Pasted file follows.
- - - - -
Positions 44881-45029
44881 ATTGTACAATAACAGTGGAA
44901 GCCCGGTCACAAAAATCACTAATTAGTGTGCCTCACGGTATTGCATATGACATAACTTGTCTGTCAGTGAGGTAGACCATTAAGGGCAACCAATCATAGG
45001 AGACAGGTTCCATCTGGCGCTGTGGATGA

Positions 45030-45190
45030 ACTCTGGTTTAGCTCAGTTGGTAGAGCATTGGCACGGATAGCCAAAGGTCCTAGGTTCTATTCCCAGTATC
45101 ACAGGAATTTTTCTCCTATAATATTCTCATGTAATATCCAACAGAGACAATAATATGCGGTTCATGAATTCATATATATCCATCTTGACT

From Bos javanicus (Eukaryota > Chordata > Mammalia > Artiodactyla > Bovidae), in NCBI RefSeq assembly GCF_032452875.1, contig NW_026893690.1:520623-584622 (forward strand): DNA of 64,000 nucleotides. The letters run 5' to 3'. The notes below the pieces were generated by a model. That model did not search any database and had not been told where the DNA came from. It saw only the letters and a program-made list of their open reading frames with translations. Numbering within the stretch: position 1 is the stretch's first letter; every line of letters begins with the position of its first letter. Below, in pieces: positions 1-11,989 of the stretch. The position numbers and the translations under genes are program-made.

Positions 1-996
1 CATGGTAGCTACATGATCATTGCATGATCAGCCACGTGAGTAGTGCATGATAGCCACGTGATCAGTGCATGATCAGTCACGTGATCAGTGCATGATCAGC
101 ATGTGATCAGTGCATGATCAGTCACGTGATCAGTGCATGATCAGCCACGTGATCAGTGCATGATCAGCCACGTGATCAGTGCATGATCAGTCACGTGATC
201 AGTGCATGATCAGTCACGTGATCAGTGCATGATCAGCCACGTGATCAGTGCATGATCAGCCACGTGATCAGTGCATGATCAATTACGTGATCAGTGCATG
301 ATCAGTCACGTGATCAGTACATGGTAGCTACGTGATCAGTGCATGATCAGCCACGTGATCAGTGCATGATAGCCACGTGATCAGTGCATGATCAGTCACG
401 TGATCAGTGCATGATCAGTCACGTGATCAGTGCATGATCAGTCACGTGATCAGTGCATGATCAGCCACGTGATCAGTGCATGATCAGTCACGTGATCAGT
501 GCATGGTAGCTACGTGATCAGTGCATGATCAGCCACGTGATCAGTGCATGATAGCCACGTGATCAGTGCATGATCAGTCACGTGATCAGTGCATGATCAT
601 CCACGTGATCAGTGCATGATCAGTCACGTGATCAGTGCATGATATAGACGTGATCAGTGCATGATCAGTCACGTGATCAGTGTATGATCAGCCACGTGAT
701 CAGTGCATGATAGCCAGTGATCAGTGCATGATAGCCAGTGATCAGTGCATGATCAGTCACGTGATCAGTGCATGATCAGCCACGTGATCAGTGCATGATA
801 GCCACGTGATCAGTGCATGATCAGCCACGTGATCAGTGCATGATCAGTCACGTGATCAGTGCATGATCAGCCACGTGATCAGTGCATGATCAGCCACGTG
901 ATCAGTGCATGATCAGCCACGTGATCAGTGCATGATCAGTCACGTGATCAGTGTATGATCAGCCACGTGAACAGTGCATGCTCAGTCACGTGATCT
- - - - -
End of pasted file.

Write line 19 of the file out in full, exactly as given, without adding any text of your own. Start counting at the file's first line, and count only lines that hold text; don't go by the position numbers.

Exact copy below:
901 ATCAGTGCATGATCAGCCACGTGATCAGTGCATGATCAGTCACGTGATCAGTGTATGATCAGCCACGTGAACAGTGCATGCTCAGTCACGTGATCT